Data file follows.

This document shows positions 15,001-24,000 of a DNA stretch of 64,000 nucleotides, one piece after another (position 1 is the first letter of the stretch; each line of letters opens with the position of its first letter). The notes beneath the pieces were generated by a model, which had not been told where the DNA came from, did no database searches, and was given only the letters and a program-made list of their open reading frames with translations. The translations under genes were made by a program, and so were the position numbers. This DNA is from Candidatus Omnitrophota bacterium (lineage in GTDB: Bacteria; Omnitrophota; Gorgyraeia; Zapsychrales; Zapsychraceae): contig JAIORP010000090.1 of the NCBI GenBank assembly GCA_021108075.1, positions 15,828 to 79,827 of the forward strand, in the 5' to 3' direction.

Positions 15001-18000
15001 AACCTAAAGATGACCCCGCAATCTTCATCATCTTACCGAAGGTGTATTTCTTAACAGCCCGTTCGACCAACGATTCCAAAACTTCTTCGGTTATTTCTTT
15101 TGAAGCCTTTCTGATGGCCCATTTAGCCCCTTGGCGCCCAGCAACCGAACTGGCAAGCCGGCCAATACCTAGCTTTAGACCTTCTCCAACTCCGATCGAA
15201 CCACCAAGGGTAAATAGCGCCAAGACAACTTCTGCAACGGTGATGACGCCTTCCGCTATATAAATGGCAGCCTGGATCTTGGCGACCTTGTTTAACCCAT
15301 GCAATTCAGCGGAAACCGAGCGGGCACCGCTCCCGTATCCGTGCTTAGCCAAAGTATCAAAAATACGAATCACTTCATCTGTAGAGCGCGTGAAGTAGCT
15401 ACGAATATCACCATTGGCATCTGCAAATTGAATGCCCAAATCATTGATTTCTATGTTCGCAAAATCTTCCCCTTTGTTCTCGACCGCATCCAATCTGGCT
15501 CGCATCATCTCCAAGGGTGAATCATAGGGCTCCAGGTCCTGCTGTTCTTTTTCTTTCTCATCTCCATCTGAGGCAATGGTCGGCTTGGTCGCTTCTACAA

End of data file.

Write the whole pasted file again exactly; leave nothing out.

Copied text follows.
This document shows positions 15,001-24,000 of a DNA stretch of 64,000 nucleotides, one piece after another (position 1 is the first letter of the stretch; each line of letters opens with the position of its first letter). The notes beneath the pieces were generated by a model, which had not been told where the DNA came from, did no database searches, and was given only the letters and a program-made list of their open reading frames with translations. The translations under genes were made by a program, and so were the position numbers. This DNA is from Candidatus Omnitrophota bacterium (lineage in GTDB: Bacteria; Omnitrophota; Gorgyraeia; Zapsychrales; Zapsychraceae): contig JAIORP010000090.1 of the NCBI GenBank assembly GCA_021108075.1, positions 15,828 to 79,827 of the forward strand, in the 5' to 3' direction.

Positions 15001-18000
15001 AACCTAAAGATGACCCCGCAATCTTCATCATCTTACCGAAGGTGTATTTCTTAACAGCCCGTTCGACCAACGATTCCAAAACTTCTTCGGTTATTTCTTT
15101 TGAAGCCTTTCTGATGGCCCATTTAGCCCCTTGGCGCCCAGCAACCGAACTGGCAAGCCGGCCAATACCTAGCTTTAGACCTTCTCCAACTCCGATCGAA
15201 CCACCAAGGGTAAATAGCGCCAAGACAACTTCTGCAACGGTGATGACGCCTTCCGCTATATAAATGGCAGCCTGGATCTTGGCGACCTTGTTTAACCCAT
15301 GCAATTCAGCGGAAACCGAGCGGGCACCGCTCCCGTATCCGTGCTTAGCCAAAGTATCAAAAATACGAATCACTTCATCTGTAGAGCGCGTGAAGTAGCT
15401 ACGAATATCACCATTGGCATCTGCAAATTGAATGCCCAAATCATTGATTTCTATGTTCGCAAAATCTTCCCCTTTGTTCTCGACCGCATCCAATCTGGCT
15501 CGCATCATCTCCAAGGGTGAATCATAGGGCTCCAGGTCCTGCTGTTCTTTTTCTTTCTCATCTCCATCTGAGGCAATGGTCGGCTTGGTCGCTTCTACAA